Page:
While Niger’s security situation is dire, it’s not as bad as neighboring Burkina Faso or Mali, which have also been battling an Islamic insurgency linked to al-Qaida and the Islamic State group.
Niger had been seen as the last reliable partner for the West in efforts to battle the jihadists in Africa’s Sahel region, where Russia and Western countries have vied for influence. France has 1,500 soldiers in the country who conduct joint operations with the Nigeriens. The United States and other European countries have helped train the nation’s troops.
Regional bodies have denounced the coup. Some taking part in Sunday’s rally warned them to stay away. “I would like also to say to the European Union, African Union and ECOWAS, please, please stay out of our business,” said Oumar Barou Moussa, who was at the demonstration.
“It’s time for us to take our lives, to work for ourselves. It’s time for us to talk about our freedom and liberty. We need to stay together, we need to work together, we need to have our true independence,” he said.
Niger receives millions in international military assistance. Conflict experts say out of all the countries in the region, Niger has the most at stake if it turns away from the West.
On Saturday, U.S. Secretary of State Antony Blinken said the continuation of Niger’s security and economic arrangements with the U.S. hinged on the release of Bazoum – who remains under house arrest – and “the immediate restoration of the democratic order in Niger.”
On Sunday, French President Emmanuel Macron said attacks on France and its interests would not be tolerated. Anyone who attacked French nationals, its army, diplomats or the French authorities would see an immediate response, he said.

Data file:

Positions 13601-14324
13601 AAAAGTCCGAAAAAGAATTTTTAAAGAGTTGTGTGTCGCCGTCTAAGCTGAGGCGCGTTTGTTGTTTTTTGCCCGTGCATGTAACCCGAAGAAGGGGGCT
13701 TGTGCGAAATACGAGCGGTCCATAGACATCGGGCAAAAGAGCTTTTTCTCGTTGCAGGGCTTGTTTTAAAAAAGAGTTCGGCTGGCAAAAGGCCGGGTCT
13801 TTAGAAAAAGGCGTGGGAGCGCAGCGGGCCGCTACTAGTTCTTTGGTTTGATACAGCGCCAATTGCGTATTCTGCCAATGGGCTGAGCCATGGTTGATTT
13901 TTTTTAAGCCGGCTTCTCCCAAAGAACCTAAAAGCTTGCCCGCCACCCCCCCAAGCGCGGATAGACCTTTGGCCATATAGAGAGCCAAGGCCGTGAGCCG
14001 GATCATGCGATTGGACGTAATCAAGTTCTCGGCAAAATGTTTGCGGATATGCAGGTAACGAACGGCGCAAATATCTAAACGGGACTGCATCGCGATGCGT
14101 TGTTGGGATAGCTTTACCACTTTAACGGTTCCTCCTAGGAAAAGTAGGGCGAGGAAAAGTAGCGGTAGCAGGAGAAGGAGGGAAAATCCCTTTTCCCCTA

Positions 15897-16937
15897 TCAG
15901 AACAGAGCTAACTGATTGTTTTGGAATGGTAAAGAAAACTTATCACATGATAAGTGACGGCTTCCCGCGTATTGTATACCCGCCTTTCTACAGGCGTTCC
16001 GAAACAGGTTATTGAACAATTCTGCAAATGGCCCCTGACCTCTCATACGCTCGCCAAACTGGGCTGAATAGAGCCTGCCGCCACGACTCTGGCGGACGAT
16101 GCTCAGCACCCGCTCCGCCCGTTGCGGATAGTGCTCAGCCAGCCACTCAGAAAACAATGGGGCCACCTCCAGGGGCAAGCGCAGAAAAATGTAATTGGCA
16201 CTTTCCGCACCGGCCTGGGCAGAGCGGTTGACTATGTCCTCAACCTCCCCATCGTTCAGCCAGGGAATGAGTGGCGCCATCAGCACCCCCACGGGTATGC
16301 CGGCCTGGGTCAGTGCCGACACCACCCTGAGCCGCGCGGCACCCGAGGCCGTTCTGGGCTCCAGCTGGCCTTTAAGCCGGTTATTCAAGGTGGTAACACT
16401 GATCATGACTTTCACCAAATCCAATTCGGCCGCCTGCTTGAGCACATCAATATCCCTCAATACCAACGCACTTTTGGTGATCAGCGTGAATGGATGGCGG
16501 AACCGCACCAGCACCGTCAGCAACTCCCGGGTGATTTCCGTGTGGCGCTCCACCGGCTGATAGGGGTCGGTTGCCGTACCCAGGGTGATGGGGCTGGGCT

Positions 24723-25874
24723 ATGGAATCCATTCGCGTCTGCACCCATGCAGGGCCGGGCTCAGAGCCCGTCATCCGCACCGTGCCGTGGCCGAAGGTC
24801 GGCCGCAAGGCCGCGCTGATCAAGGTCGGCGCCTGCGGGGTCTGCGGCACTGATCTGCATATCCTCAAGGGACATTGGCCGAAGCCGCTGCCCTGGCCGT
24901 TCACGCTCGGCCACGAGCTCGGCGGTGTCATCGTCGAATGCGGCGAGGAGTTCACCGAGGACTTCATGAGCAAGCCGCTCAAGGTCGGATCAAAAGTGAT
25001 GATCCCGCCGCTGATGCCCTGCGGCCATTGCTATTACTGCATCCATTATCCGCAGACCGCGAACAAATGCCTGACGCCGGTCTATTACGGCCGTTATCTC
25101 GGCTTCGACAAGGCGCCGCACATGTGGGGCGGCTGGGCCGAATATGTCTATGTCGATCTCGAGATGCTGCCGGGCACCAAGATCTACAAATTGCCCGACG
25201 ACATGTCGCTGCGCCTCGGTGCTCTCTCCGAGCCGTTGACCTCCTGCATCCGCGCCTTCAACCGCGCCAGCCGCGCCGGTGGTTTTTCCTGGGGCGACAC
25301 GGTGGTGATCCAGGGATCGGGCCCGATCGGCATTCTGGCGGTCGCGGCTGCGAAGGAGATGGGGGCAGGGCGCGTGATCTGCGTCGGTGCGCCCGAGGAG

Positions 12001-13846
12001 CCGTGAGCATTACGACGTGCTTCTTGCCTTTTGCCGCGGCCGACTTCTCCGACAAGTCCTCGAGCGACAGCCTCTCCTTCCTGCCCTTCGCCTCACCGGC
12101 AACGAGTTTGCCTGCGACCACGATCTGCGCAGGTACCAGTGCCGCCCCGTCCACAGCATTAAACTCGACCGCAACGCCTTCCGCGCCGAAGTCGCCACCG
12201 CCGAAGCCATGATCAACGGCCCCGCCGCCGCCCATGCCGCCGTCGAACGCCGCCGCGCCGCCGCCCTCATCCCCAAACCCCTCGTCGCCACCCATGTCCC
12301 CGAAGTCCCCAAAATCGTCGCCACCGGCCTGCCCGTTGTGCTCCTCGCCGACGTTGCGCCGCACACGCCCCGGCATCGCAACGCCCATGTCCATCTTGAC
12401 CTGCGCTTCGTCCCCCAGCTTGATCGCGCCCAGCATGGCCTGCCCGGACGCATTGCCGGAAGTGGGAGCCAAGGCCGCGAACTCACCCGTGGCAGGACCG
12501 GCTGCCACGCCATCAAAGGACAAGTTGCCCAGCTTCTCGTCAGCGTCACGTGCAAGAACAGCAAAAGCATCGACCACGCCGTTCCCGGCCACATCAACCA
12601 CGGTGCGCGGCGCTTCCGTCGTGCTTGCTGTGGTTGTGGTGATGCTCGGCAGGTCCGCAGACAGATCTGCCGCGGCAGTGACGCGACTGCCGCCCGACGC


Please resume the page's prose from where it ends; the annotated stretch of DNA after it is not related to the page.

The attack on the embassy in Niamey followed France’s move on Saturday to suspend all development and financial aid for Niger.
The African Union has issued a 15-day ultimatum to the junta to reinstall Niger’s democratically elected government. ECOWAS held an emergency summit Sunday in Abuja, Nigeria.
The 15-nation ECOWAS bloc has unsuccessfully tried to restore democracies in nations where the military took power in recent years. Four nations are run by military regimes in West and Central Africa, where there have been nine successful or attempted coups since 2020.
In the 1990s ECOWAS intervened in Liberia during its civil war and in 2017 it intervened in The Gambia to prevent the new president’s predecessor, Yahya Jammeh, from disrupting the handover of power. Approximately 7,000 troops from Ghana, Nigeria, and Senegal entered, according to the Global Observatory, which provides analysis on peace and security issues.
If ECOWAS imposes economic sanctions on Niger, which is what normally happens during coups, it could have a deep impact on Nigeriens, who live in the third-poorest country in the world, according to the latest U.N. data.
However, in a televised address Saturday, Col. Major Amadou Abdramane, one of the soldiers who ousted Bazoum, accused the meeting of making a “plan of aggression” against Niger and said the country would defend itself.
Niger experts say it’s too soon to know how things will play out.
“Tensions with the military are still ongoing. There could be another coup after this one, or a stronger intervention from ECOWAS, potentially military force, even if it is difficult to foresee how specifically that may happen and what form that may take,” said Tatiana Smirnova, a researcher in conflict resolution and peace missions at the Centre FrancoPaix.
“Many actors are also trying to negotiate, but the outcome is unclear,” she said.
Associated Press reporters Angela Charlton, Sylvie Corbet in Paris and Chinedu Asadu in Abuja, Nigeria contributed.